Much to my sadness, the "Ivy League" series (previous ones here, here, and here) has come to an end with this book. But it's an awesome and satisfying end, and while I will miss the characters, I'm glad they come out as they do.
It's Amy's final season as both an Eli senior and as a Rose and Grave active knight, and it's time to tap the new members. This turns out to be an incredibly stressful process, even beyond figuring out how many female taps to include this time (a random draw determines it). Amy ends up responsible for selecting two taps, one to replace herself in the "literary" slot and another to replace a missing knight's "science" slot.
When it comes to filling the literary slot, you'd think Amy would have a fairly easy choice of it. But of the three literary bigwigs on campus, one is too eager, another seems to be occupied on her own, and the third choice is, dammit, a legacy--and also a giant tool. The tap that Amy ends up being excited about is her science slot, Michelle. However, Michelle's past history leads to all kinds of things being tricky to deal with, and I don't just mean in the "how to tap a girl who doesn't respond to anonymous phone calls asking for a society interview" sort of way. In fact, Amy's society nickname of "Bugaboo" becomes more bugaboo-y than EVER in this one when things really, really come to a head and Rose and Grave look even worse than ever. One wonders if the knights of D177 will ever have it easy. Apparently not!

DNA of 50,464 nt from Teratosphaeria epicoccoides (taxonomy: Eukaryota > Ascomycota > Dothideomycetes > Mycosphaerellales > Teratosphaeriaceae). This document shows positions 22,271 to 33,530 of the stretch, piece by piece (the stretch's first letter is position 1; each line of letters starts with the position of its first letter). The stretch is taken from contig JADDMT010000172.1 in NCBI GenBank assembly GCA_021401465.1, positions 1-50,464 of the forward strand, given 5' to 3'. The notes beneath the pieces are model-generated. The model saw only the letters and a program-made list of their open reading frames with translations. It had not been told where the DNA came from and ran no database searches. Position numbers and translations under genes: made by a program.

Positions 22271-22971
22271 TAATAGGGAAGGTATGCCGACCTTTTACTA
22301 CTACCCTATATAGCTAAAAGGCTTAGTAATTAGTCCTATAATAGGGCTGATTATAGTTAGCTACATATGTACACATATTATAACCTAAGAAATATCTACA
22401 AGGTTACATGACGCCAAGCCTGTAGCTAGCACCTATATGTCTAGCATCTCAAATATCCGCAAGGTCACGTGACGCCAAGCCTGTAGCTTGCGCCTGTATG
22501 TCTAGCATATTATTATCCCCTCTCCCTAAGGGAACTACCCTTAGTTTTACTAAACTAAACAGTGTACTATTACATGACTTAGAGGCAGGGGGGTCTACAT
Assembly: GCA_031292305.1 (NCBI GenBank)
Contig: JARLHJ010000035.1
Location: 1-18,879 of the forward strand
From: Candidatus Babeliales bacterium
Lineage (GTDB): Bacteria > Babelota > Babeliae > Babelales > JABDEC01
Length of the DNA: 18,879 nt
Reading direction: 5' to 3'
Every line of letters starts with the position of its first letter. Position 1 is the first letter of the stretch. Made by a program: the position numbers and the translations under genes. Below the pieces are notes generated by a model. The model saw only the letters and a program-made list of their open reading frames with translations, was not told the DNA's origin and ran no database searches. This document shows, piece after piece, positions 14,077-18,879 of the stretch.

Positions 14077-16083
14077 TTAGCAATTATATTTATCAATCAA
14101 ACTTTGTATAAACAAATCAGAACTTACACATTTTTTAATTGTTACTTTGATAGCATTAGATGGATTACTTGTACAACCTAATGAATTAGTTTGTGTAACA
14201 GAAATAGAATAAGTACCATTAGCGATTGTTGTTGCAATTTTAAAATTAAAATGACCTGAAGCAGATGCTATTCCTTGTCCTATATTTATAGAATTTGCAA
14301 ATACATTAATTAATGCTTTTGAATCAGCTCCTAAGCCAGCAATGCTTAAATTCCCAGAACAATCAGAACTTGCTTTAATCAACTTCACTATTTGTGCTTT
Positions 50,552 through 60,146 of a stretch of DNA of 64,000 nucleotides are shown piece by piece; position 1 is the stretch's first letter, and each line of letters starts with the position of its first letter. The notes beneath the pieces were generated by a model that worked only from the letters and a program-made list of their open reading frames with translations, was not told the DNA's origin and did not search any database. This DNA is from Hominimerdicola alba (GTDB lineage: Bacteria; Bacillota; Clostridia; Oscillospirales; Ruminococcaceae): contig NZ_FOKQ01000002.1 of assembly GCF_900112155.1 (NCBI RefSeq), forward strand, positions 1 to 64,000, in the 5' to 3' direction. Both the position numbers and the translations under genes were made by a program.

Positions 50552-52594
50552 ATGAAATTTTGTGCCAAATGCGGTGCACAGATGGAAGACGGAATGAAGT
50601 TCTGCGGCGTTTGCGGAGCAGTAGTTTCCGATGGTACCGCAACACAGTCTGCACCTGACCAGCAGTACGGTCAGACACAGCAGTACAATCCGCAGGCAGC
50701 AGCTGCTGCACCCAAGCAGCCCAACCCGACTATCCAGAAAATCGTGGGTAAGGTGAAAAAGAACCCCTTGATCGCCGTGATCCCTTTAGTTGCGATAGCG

Something I should probably mention: a theme in this book is secrets. Specifically, how secret IS a secret society? How secret is it when most people can figure out that they're a potential R&G tap, or when barbarians can figure out who's in what society? Is it at all practical and realistic to assume that one can keep it all quiet? Demetria in particular seems to be bothered at how much the Diggirls haven't reformed things and to some degree are continuing with traditions they might not like (example: legacy guy Topher). It's also made pretty clear in this book that in some cases, the "secrecy" rule really needs to be dropped/relaxed. Is this something that can change in the future? Amy also ponders a few other people's secret societies in this book, especially when certain members seem happier and more stress-free in theirs. It is hard to argue with Jamie when he points out that he was against letting women into the society because it did end up causing a lot of drama.
In other news, Amy has finally gotten romantically involved with Poe/Jamie, as official boyfriend and girlfriend, even though one way or another they'll probably end up in different places in a month and a half. Negotiating their relationship is interesting, given the R&G tap stress Amy is going through and Jamie's trying to stay out of it. The progression of their relationship is darned sweet, though, and there are some great moments. But much like Josh and Lydia, who may end up at different law schools, circumstances may part Amy and Jamie (yup, rhymes) as well. Should anyone give up their future life plans just because of a new relationship? It's the eternal graduating senior question. The hinted-at affection between Jenny and Harun is covered in this one as well, in a mature and surprising manner.
But in the end, I think the Diggirls find it all worth it. And we leave the D177 folks on a high note.
Might I request that the author later write another 4-book series on D178? I'd love to see Michelle's take on secret society life, what life is like for those living with the legacy of D177, and if Topher becomes less of a dick. Please?
Four stars. (Yay, a happy review went up today!)